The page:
worship

Jackals and Ostriches
Dr. Baron Mullis
March 13, 2016 - Philippians 3:4b-4:14; Isaiah 43:16-21

 

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Jackals and Ostriches                                                            
Philippians 3:4b-4:14; Isaiah 43:16-21        

Dr. Baron Mullis
Morningside Presbyterian Church
March 13, 2016


I have to confess that when I went to title today’s sermon, roughly six weeks ago, I was casting about for an idea about what to preach that wouldn’t be the same old thing and my eye landed on two words in the Old Testament lection for today, and of course, you know what they are: Jackals and Ostriches. 

I thought to myself, without doing any research, if Isaiah is going to be specific about which animals in particular out of the menagerie of options available in the Bible, there must be something important about it. 

Then I set about doing my reading for today’s sermon, and it turns out the passage is about God doing a new thing.

I flirted with the idea of committing homiletical malpractice: You know, preaching about something that has absolutely nothing to do with the Bible passage because the allure of word association is just too great.  I mean, here I have Jackals and Ostriches to work with, and it’s the political silly season known as the primaries, it’s not quite elephants and donkeys, but hey, they’re wild animals; close enough: Problem solved…

But I decided that would be a bad idea after rereading an old classic book that I keep around, I’ve told you about it before, Roger Rosenblatt’s Rules for Aging.  Here’s rule number twenty-five: That Couldn’t Be A Book.   

Rosenblatt writes, “From time to time people will respond to an idea of yours, or to something you casually say, with the encouraging words ‘That could be a book!’

It couldn’t.  Its not that the encouragers do not mean what they are saying; its simply that they do not know what a book entails.  Books are made out of big ideas, big themes, big actions, and big people, or at least they ought to be.”1

Well, the corollary that carried from that is, while the Jackals and Ostriches are fascinating, in fact, “That couldn’t be a sermon.”

What can be, though, is the idea that God could do a new thing.  That can be the basis of a sermon.  What’s more, that can be the basis for a life, indeed, even a new life.

Indeed, we heard last week one of the most enduring images from Paul’s letters to the Corinthians, that of a new creation.  When God does a new thing, it is as though creation itself has begun again. 

I love the way that Fred Craddock puts it when he writes, “New creation?  Morning has broken, like the first morning?  Yeah.  Blackbird like the first bird?  Yeah.  New creation, that’s what the Bible calls it.  The Bible calls it a new beginning.  Picture a child, third grade, trying to do arithmetic, in a hurry, bell’s about to ring, teacher’s fussing, ‘Hurry up, children,’ try to erase a mistake, tear the paper, make a black smear, start to cry, teacher comes by, ‘Oh my goodness,” and teacher slides a new sheet of paper there and says, ‘Why don’t you start over?’” “The Bible says it’s like a snowfall”  (You remember snow looks like, don’t you?)  “You get up in the morning early, and you look out: about four inches and there’s not a print in it yet.  And you look across the alley, and what yesterday afternoon was the ugly garbage dumpster is now a mound to the glory of God.”2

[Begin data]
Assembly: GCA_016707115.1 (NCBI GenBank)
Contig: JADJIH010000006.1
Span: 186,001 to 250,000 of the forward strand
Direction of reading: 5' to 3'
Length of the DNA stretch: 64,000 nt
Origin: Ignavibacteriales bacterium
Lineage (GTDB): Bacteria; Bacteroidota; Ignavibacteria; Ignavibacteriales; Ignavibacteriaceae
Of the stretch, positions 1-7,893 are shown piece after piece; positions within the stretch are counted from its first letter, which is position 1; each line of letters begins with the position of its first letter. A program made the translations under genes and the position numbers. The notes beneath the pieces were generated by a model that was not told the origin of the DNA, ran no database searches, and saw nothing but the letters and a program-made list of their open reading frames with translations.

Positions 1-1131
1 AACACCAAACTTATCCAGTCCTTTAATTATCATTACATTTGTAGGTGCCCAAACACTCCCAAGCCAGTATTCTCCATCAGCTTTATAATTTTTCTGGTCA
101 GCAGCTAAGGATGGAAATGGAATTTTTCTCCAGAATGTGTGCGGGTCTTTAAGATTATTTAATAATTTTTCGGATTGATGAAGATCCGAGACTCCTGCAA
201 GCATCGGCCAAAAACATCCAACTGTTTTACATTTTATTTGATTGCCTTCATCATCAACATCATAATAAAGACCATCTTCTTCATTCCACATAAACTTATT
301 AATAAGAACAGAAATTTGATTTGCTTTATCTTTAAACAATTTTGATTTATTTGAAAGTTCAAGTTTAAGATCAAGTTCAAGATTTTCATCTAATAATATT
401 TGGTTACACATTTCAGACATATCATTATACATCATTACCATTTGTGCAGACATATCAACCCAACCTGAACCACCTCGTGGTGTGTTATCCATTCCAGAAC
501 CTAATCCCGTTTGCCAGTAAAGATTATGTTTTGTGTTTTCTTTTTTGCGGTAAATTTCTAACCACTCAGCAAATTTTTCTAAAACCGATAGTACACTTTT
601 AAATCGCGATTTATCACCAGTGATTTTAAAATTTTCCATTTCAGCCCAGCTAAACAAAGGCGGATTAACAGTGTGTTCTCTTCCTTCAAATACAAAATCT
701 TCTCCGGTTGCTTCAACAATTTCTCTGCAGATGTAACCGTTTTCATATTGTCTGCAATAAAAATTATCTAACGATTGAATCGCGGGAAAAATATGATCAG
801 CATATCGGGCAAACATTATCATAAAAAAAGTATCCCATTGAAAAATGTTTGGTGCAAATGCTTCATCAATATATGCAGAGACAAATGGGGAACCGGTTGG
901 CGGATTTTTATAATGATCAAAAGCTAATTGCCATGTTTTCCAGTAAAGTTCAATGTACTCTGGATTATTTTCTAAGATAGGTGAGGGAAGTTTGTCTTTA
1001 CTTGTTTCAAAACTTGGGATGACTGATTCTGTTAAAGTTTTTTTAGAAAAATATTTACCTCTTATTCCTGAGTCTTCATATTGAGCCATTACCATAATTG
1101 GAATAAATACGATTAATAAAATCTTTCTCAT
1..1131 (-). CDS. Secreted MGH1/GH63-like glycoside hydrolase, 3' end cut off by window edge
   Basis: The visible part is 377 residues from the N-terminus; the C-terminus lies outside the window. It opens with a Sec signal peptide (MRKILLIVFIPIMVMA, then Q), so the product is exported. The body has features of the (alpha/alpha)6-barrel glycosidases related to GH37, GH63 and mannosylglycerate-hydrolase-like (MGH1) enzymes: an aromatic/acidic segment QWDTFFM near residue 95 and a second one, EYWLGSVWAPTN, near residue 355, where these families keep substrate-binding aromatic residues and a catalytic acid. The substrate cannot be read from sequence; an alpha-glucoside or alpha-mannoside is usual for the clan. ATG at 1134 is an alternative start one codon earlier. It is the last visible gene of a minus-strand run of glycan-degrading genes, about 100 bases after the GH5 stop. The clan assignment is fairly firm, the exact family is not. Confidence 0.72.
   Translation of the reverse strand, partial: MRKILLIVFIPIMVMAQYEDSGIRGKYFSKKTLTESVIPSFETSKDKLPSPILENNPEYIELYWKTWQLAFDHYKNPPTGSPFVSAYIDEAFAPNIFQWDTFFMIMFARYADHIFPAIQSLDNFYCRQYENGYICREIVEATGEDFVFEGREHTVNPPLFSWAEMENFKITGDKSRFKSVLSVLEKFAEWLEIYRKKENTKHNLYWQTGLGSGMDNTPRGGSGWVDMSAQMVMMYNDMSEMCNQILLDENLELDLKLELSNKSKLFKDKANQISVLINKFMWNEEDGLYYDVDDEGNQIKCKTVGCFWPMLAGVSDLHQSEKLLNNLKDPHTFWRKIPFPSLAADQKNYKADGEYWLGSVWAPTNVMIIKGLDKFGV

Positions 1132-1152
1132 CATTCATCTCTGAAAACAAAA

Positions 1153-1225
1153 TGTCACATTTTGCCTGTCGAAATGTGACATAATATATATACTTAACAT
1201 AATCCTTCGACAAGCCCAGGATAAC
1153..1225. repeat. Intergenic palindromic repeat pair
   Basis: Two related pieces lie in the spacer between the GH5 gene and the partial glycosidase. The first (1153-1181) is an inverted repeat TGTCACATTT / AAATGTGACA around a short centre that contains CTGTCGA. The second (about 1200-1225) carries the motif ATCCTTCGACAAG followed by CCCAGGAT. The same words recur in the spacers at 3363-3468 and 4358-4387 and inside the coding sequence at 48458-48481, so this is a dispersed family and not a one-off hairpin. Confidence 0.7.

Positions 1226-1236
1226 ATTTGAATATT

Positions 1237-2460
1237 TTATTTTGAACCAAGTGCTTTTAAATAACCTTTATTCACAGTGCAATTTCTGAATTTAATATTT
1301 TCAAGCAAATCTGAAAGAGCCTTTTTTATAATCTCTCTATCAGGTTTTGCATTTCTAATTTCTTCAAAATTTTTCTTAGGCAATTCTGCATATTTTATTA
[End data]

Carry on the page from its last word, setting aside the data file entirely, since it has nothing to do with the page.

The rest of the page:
That’s what Isaiah is writing about: a new beginning.  And Isaiah is writing to a people who have messed up what God asked them to do so badly, so completely that only a new beginning is going to make it right.  Only a fresh start, a clean sheet, a new beginning is going to have any hope of success. 

That is one of the great universals that I have learned through the course of my ministry: That no matter how good a situation seems to be, no matter how perfect the life of a congregation seems to be, no matter how wealthy and attractive a neighborhood and its residents may be, there are, without fail, on any given Sunday, folks in worship who need to hear the great good news of the Gospel that life can begin again. 

Isaiah’s audience needed to hear it.  They’d made disastrous alliances first with the north, then with the south, it had all come crashing down and now the barbarians are at the gate.

You think they needed a new beginning?

That’s the funny thing about new beginnings, we don’t tend to think we need them most of the time, and perhaps we don’t.  But when it all comes crashing down, when life tumbles in, when the house of cards begins to topple, new beginnings can look awfully appealing. 

Maybe you remember that scene from Jesus Christ, Superstar, where the disciples sing, This was unexpected, what do I do now?

Could we start again please?

I've been very hopeful, so far

Now for the first time I think we're going wrong

Hurry up and tell me this is just a dream

Oh could we start again please?3

The apostle Paul knew something about starting again – I wonder if that isn’t why his imagery of the new creation is so compelling, so very appealing – because he himself lived it.  He tells the story himself in his letter to the Philippians.  I’ve always loved how honest he was with them.  He’s not exactly subtle:

“If anyone else has reason to be confident in the flesh, I have more: circumcised on the eighth day, a member of the people of Israel, of the tribe of Benjamin, a Hebrew born of Hebrews; as to the law, a Pharisee; as to zeal, a persecutor of the church; as to righteousness under the law, blameless.”

Pedigree: on the Mayflower.  Education: Ivy League.  Party Loyalty: Insider. 

But it turns on a dime: his very next line: I have come to regard these things as loss.  Actually, Paul is a little more direct than that – he wants to make the point.  New Testament scholars have all kinds of fun trying to come up with creative ways to say rubbish really means excrement, but what Paul is saying actually goes even deeper. The Greek word ζημιο?ν, is probably best translated damage.

In other words, pedigreed, educated, insider, and more than anything: damaged.

I’ve always thought that was closer to the mark because Paul isn’t saying that there is no value or no use in what he came from.  Paul clearly loves his Jewish roots.  He’s proud of who he is.  He’s not saying he’s letting go of the rubbish.  He’s saying he’s letting go of what he most valued.

He’s saying, in effect, “I can’t have a new beginning if I’m holding on to what I was, and what I have found in Jesus enables me to let go.”

That is what I believe the good news of the Gospel is for us today: that we can let go.  In our own lives, at the bottom, we can let go of what is bad for what is good.